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  Nonfarm Productivity Increased at a 0.9% Annual Rate in the Second Quarter
Posted Under: Data Watch • Productivity
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Implications: Nonfarm productivity increased at a Plow Horse-like 0.9% annual rate in Q2, as hours increased at a healthy clip, but output climbed even faster. After surging rapidly in 2009, productivity grew at a moderate pace in 2010 and has since slowed down even further. In fact, productivity is now unchanged from a year ago. One possibility is that the government is having a hard time measuring production in the increasingly important service sector, which means both output growth and productivity growth are higher than the official data show. (For example, do the data fully capture the value of smartphone apps, the tablet, the cloud,...etc.?) Another possibility is that we're just seeing what we've seen in the past at this stage of economic recoveries, where companies add hours (at relatively low wages) to meet higher demand and there is less pressure to squeeze out productivity gains from the existing workforce. Only this time, given the depth of the recession and still relatively high unemployment rate, that process could take longer than usual. Either way, these figures are consistent with a Plow Horse economy. From 1973 through 1995, productivity growth averaged 1.4% per year. Since then it's averaged 2.3%. Despite slower productivity growth in the past few years, we think the long-term trend in productivity growth is still strong, a result of the technological revolution that began in the 1980s. On the manufacturing side, where it's easier to measure output per hour, productivity rose at a 2.7% annual rate in Q2. Manufacturers, due to new technologies, are still able to increase output faster than hours. We anticipate an acceleration in productivity growth over the next two years. The declining unemployment rate and faster growth in wages should create more pressure for efficiency gains, while the technological revolution continues to provide the inventions that make those gains possible.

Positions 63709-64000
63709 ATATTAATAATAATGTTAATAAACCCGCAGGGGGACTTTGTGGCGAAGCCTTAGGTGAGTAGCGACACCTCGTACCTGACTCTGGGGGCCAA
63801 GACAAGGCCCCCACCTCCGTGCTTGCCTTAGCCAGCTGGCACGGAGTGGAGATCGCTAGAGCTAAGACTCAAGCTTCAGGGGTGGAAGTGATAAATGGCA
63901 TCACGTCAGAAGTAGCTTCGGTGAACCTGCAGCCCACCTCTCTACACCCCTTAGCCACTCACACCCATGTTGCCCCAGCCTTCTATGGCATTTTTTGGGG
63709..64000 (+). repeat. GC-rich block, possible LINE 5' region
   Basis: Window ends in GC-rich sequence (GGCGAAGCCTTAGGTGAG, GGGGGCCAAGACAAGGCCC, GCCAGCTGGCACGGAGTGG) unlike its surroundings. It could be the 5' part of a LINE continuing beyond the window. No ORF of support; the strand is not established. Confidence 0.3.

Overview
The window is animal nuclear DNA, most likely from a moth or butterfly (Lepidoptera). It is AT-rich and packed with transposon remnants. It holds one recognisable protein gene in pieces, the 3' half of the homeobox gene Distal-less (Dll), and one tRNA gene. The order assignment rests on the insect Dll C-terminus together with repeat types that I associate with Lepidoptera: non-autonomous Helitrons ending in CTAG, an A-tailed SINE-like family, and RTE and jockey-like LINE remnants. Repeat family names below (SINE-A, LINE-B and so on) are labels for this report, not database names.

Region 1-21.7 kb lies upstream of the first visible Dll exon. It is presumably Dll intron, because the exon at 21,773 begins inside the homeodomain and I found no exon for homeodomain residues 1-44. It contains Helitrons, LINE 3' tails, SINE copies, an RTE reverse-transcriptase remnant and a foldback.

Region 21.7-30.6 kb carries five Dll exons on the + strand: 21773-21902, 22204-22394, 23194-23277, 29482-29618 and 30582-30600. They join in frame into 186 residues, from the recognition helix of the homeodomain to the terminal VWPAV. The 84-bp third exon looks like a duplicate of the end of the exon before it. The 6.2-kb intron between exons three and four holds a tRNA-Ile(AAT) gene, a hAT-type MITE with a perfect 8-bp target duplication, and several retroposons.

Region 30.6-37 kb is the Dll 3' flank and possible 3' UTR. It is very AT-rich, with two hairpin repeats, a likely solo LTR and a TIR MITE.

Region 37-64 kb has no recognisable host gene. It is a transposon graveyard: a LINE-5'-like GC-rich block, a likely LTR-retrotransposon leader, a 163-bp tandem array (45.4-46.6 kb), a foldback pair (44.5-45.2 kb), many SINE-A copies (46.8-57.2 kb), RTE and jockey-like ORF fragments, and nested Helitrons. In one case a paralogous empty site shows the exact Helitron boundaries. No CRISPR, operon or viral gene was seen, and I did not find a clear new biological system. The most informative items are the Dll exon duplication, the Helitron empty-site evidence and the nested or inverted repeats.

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Posted on Friday, August 16, 2013 @ 10:21 AM • Post Link Print this post Printer Friendly

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